MEDA’s latest publication outlines the key characteristics, influencing environment, and needs of Women-Owned Businesses in order to support investors and technical assistance or business service providers in Africa to adopt a gender lens within their current practices and policies.
The findings and strategies presented in this paper were collected through research conducted by MEDA as part of a consultancy for GroFin, a private development finance institution specializing in debt financing and support to small and growing businesses throughout Africa and the Middle East. The scope of this consultancy included research and analysis of both the demand and supply of financial and nonfinancial services for women entrepreneurs in order to develop an in-depth understanding of their experiences and context around access to finance, business support services, and gender equality issues.
This report outlines the key characteristics, influencing environment, and needs of Women-Owned Businesses in order to support investors and technical assistance or business service providers in Africa to adopt a gender lens within their current practices and policies.
Primary data was collected through both qualitative and quantitative methods including surveys and focus group discussions (FGDs) with WBEs and in-depth interviews with industry experts in four countries; Egypt, Ghana, Kenya and South Africa. These four countries were chosen as they represent different regions in Africa (north, west, east and south) in order to get a sense of WBEs experience in each region of the continent. Further, secondary data was gathered through extensive desk research and included both academic papers and industry reports in order to bring together the best insights from both literature and practice.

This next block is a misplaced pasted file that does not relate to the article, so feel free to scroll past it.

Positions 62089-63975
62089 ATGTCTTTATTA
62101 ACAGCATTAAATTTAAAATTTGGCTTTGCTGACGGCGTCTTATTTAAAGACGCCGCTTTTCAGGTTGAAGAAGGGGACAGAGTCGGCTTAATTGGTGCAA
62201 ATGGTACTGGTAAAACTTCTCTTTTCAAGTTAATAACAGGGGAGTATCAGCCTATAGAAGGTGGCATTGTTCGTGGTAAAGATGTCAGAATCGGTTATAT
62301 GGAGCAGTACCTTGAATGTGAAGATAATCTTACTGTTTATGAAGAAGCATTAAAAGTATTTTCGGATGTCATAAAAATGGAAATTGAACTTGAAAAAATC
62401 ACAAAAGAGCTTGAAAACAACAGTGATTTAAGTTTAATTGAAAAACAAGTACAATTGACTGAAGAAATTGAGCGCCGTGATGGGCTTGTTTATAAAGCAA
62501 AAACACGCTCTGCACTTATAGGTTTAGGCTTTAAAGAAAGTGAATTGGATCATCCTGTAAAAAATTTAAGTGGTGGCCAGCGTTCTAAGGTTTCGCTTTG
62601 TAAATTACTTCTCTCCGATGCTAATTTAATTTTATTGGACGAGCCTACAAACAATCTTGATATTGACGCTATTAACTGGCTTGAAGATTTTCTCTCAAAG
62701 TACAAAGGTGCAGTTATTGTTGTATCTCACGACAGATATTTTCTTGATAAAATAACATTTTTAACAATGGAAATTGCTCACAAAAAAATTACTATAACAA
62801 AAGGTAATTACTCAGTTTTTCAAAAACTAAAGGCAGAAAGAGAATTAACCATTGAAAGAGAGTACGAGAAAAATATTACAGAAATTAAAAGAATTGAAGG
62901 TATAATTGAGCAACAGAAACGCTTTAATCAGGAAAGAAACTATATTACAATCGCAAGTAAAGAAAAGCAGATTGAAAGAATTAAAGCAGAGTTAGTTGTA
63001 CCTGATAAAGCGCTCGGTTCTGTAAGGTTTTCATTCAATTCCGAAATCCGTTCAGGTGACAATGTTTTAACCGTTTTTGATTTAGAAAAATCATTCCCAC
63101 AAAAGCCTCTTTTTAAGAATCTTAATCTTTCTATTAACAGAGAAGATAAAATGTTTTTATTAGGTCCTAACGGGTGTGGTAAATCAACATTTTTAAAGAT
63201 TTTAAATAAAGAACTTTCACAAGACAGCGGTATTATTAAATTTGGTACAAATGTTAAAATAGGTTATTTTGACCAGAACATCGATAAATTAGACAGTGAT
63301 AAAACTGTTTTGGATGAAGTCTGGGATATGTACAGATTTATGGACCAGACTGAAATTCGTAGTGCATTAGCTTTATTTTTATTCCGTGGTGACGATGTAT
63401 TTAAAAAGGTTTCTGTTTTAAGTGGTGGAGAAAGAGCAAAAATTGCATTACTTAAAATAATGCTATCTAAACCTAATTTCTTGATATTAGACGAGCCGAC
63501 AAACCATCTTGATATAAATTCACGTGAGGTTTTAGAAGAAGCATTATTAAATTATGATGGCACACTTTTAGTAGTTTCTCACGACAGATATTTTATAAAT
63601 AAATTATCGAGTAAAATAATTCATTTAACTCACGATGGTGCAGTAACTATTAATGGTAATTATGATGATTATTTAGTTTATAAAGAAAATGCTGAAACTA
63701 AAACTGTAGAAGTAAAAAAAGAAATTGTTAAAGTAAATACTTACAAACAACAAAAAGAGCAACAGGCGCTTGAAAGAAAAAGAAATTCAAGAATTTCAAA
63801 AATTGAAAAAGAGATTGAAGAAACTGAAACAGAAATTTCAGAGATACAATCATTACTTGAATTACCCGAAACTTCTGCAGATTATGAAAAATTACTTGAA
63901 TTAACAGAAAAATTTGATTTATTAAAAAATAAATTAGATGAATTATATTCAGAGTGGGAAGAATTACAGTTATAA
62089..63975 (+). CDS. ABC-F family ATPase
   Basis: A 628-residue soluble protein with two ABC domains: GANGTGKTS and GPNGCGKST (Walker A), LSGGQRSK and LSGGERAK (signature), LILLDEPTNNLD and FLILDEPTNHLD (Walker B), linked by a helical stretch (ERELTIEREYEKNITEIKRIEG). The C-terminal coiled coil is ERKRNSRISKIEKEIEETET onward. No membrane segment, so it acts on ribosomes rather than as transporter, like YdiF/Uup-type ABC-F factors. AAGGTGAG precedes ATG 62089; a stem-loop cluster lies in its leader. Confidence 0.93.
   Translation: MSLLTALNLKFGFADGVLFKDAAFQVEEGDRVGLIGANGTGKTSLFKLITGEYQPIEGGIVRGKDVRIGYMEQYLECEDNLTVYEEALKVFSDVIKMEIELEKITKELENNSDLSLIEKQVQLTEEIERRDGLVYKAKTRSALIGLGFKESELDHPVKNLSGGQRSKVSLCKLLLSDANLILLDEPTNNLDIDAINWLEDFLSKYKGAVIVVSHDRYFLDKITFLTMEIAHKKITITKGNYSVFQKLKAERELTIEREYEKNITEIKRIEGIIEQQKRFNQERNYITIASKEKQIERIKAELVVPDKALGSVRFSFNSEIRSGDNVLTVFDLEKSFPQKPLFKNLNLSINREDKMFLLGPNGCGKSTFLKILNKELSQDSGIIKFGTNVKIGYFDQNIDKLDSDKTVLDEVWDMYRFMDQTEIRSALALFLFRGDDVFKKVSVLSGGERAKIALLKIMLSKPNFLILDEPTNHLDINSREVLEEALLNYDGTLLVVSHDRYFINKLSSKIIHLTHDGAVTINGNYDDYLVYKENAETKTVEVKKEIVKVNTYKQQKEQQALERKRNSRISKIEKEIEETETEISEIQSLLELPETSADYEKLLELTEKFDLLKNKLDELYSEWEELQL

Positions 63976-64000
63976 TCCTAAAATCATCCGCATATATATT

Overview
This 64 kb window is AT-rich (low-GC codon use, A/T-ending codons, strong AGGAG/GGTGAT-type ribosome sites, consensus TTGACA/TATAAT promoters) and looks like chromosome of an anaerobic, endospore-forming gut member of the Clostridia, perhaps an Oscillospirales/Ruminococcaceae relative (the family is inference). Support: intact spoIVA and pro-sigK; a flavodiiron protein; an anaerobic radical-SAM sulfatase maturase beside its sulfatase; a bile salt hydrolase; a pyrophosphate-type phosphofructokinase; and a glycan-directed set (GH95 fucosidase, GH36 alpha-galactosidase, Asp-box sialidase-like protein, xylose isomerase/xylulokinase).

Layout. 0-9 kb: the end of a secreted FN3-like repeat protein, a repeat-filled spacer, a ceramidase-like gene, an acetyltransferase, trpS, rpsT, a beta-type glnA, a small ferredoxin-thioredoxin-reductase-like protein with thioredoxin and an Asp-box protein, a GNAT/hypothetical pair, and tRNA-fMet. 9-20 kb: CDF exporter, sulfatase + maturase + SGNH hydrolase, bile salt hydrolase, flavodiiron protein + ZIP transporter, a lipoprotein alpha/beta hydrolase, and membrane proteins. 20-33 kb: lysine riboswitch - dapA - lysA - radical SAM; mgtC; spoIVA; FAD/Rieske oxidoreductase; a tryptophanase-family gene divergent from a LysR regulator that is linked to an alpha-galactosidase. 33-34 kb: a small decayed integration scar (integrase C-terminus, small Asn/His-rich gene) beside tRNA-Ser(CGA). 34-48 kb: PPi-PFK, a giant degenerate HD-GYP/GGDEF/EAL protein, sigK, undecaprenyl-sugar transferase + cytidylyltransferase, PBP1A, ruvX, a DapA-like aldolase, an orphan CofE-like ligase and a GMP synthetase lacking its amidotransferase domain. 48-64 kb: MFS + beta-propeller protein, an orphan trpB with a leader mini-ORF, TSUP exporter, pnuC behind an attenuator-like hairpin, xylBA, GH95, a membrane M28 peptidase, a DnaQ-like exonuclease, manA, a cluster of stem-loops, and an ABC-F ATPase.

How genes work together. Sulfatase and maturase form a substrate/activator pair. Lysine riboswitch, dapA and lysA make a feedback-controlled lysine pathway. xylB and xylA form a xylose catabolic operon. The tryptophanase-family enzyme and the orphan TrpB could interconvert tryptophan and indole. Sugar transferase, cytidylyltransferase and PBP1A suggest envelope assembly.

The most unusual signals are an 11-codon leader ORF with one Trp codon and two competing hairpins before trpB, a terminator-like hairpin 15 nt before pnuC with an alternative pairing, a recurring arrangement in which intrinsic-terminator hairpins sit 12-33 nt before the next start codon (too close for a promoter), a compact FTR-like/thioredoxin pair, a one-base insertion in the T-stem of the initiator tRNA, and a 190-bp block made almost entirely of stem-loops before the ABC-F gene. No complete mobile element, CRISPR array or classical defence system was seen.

This paper starts with a review summarizing the characteristics of a women-owned business and the enabling environment for WBEs. The second part of this paper summarizes findings from the primary field research conducted in three areas: technical assistance and business support; financial support; and gender-specific considerations. Each of these areas includes considerations for investors and technical assistance or business service providers to adopt a gender lens within their current practices and policies.
Most WBEs from the study have experienced some form of gender discrimination. Most also feel that financing entities and business service providers do not tailor to their needs. Many women were also unsure of where to go and who would take them seriously, for business support and financing.
Ultimately, taking a gender lens is not just good for business but also gets us closer to achieving Sustainable Development Goal #5 Gender Equality, a goal which is foundational to attaining progress on all other SDGs.
"It is no exaggeration to say that women's entrepreneurship has the power to change the world - and the benefits go far beyond boosting global GDP. Closing the gender gap in entrepreneurship and fueling the growth of women-owned enterprises will unleash new ideas, services, and products into our markets. And ultimately, those forces may redefine the future."
— Shalini Unnikrishnan and Cherie Blair